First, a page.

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INRYOKU, LIVING MOVEMENT

Lance
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SOKE SAYS...
 
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A TIDAL GIVE AND TAKE

Bujinkan Budo Taijutsu, like the Japanese language, is full of subtleties and nuances which will take me more than a lifetime to understand. A few of the forefront concepts I continue to reflect on this year have been kuukan, kokuu, and inryoku. While these are nothing new to budoka, and there is no shortage of opinions on them, I have been revisiting my interpretation of them in relation to my present training.

I have come to think of kokuu and kuukan as the living breath of a waza; complimenting one another in an almost yin/yang dance of dependency. This is indicative of the evolving interaction and connection between tori and uke. Kuukan is the living space and inhalation of a waza while kokuu is the void, empty space, and exhalation of a waza. Together with timing, distance, and balance they evolve into the attraction and repulsion that I have come to perceive as inryoku, the magnetic connection shared across this measure of space.

When this playing out of space dies, the waza dies. The exchange unbalances itself down to just the stagnant kokuu. While I believe a connection can exist across kokuu, I also feel the life of the movement is gone at this time. It's as if the music has momentarily stopped and you are still trying to dance. The music should play...uninterrupted. The waza must breathe of its own accord.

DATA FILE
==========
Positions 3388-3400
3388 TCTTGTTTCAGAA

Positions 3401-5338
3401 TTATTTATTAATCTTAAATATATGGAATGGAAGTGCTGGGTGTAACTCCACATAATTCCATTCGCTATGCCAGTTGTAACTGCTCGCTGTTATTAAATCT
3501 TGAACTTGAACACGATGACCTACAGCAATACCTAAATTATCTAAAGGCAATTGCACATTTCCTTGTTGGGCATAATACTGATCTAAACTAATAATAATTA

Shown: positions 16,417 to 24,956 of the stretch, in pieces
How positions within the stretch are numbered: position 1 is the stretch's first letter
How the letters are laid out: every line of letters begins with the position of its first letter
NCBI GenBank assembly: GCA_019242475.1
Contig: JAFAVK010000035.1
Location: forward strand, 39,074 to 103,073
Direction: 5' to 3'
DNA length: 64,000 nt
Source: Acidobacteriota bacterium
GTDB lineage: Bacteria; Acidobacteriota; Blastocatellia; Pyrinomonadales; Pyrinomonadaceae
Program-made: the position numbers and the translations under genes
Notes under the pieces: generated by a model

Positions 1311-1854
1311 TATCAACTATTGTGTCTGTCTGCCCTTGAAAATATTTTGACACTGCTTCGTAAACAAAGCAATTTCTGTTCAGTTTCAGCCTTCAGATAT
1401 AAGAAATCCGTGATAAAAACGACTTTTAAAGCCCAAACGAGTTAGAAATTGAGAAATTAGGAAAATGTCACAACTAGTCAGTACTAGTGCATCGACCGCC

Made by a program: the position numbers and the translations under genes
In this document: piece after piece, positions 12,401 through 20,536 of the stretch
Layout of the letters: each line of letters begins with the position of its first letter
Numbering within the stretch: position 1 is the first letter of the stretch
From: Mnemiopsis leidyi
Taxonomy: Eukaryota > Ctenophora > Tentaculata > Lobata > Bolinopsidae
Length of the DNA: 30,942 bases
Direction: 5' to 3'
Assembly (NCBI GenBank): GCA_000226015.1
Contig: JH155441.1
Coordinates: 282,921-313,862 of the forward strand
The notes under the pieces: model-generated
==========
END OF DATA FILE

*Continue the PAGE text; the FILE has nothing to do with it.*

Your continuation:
The Girl who can't dance, says the band can't play.
~ Hanan J. Ayalti, Yiddish Proverbs, 1949

When kokuu and kuukan interchange seamlessly, I believe the resulting inryoku affords a giving and receiving of energy helping to breathe life into the waza and resuscitate things further. I presently view this same exchange as the potential (storing/receiving/withdrawing) and kinetic (releasing) energies of a conflict however large or small the scale. This means it can pertain to armies, 1:1 fighting, and even debate. There is a feeding off one another...a tidal give and a take.

I had previously limited my views on storing and releasing energy to the notion of moving in and out of kamae. It now occurs to me, as everything eventually does, the larger picture is more intertwined with these smaller concepts.

The above ideas all culminate into one question for me. How can one manifest and shape kokuu and kuukan to control the inryoku of the conflict. Currently, I feel it has to do with timing the occupancy of the "good space" before the opponent can take it. This "good space" is the next space the uke needs to mount their intended attack. Proper timing forces the uke to adjust their committed attack around the intended space you now occupy thus breaking their own kamae. You are both connected through that same "good space" in this manner. Sadly, I know of no other way to explain the previous point. What I do not mean however is to place your face in the space uke's fist needs assuming you will not get punched. Hopefully those who have trained with Hoban sensei can relate to what I am saying if I have not just bastardized his points on "good space".

Well, in the end, it's just that easy right? I wish. I, like everyone else, am seeking to wrap my hands around what I can at my present level so I may study it before letting it go. However, in doing this, we shouldn't lose sight of the feeling of the waza and our moment in time within it. There will always be something to be said for the popular phrase "Shut up and train".

Understand? Good. Play!
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